CHICAGO, March 27 Large volumes of plastic waste generated aboard military, merchant and cruise ships must be stored onboard, often for prolonged periods, until they make port. In the future, a new type of environmentally friendly plastic that degrades in seawater may make it safe and practical to toss plastic waste overboard, freeing-up valuable storage space, according to scientists at The University of Southern Mississippi (USM).
The biodegradable plastics could replace conventional plastics that are used to make stretch wrap for large cargo items, food containers, eating utensils and other plastics used at sea, the researchers say. The biodegradable plastic has not yet been tested in freshwater. The development was described today at the 233rd national meeting of the American Chemical Society.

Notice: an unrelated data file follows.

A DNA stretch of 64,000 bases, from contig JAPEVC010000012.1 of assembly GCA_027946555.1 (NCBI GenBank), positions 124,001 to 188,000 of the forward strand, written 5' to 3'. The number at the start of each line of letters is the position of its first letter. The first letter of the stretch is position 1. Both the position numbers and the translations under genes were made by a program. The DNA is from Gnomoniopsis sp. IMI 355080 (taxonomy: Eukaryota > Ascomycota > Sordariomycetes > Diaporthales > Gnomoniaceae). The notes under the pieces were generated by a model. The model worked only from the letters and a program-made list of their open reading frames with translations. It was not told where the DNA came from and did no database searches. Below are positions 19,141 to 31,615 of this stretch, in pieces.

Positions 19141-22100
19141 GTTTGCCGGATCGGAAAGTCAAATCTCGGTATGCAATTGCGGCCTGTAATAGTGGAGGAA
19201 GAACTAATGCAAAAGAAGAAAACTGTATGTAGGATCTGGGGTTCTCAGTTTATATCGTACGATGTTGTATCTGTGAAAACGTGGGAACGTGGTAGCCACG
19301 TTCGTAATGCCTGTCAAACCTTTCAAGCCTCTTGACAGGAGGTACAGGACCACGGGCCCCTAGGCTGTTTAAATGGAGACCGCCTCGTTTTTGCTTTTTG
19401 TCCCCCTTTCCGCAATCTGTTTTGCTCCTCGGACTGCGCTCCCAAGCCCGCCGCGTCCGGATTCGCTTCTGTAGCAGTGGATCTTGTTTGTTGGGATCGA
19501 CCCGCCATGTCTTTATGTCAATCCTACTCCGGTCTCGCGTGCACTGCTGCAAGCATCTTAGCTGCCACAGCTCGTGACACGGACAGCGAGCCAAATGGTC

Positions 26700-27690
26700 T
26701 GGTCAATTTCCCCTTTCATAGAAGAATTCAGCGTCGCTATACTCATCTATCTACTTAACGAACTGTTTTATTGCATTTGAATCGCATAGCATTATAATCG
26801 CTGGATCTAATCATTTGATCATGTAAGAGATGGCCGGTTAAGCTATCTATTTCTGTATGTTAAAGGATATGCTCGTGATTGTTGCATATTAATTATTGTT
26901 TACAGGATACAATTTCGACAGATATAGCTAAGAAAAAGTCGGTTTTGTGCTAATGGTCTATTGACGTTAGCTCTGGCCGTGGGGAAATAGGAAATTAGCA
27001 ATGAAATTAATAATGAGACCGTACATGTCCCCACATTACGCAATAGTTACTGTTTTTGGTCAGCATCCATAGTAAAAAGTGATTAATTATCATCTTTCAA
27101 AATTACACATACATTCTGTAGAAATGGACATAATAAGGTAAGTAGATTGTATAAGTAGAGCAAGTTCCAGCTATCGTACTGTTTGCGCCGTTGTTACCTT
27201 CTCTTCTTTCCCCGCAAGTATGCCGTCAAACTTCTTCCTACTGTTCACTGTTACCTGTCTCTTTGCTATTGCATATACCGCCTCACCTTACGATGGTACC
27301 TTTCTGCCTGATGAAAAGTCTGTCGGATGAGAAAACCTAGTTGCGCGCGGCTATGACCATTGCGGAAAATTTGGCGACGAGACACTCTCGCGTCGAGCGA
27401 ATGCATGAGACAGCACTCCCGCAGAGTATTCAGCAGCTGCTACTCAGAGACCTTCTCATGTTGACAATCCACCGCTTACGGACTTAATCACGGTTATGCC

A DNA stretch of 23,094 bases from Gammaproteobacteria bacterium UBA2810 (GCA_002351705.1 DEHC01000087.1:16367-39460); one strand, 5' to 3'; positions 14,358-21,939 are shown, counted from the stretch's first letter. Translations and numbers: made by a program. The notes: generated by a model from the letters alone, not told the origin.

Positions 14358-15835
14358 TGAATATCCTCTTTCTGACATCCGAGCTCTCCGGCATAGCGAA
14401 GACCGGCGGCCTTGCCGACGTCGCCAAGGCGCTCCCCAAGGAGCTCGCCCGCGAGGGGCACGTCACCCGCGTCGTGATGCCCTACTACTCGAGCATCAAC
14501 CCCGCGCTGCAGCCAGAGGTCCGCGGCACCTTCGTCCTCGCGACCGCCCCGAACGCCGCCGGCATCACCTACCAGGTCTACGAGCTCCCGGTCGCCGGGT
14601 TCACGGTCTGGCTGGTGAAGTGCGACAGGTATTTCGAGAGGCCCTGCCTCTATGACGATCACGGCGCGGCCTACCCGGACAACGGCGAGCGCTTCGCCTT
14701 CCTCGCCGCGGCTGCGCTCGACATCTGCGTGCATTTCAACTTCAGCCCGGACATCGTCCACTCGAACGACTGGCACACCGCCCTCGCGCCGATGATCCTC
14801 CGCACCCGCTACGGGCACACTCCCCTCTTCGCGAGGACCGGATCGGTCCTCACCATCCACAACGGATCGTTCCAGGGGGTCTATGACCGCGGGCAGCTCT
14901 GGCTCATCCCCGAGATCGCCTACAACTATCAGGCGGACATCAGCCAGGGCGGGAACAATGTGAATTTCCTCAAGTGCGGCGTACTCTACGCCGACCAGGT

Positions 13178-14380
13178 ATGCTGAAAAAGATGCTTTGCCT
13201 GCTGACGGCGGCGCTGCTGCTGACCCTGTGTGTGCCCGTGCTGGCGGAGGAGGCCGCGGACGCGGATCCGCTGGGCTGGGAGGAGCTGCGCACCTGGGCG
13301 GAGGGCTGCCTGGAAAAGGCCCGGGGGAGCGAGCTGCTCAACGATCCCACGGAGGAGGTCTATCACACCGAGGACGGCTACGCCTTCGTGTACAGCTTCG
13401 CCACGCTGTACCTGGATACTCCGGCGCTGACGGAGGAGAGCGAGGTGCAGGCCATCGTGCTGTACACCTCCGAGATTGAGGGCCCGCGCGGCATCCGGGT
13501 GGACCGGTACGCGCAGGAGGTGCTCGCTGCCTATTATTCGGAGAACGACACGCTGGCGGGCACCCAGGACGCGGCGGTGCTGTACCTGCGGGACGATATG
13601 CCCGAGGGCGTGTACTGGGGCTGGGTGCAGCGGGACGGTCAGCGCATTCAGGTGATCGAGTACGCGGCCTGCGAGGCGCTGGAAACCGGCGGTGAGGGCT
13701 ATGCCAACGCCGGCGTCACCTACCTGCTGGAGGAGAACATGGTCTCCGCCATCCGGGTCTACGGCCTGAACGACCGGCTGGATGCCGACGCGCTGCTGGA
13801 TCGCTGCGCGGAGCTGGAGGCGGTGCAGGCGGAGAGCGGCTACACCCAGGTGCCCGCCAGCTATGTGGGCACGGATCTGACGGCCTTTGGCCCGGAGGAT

There are many groups working on biodegradable plastics, but were one of a few working on plastics that degrade in seawater, says study leader Robson F. Storey, Ph.D., a professor of Polymer Science and Engineering at USM, located in Hattiesburg, Miss. Were moving toward making plastics more sustainable, especially those that are used at sea.
Conventional plastics can take years to break down and may result in byproducts that are harmful to the environment and toxic to marine organisms, conditions that make their disposal at sea hazardous. The new plastics are capable of degrading in as few as 20 days and result in natural byproducts that are nontoxic, Storey and his associates say. Their study is funded by the Naval Sea Systems Command (NAVSEA), which is supporting a number of ongoing research projects aimed at reducing the environmental impact of marine waste.
The new plastics are made of polyurethane that has been modified by the incorporation of PLGA [poly (D,L-lactide-co-glycolide)], a known degradable polymer used in surgical sutures and controlled drug-delivery applications. Through variations in the chemical composition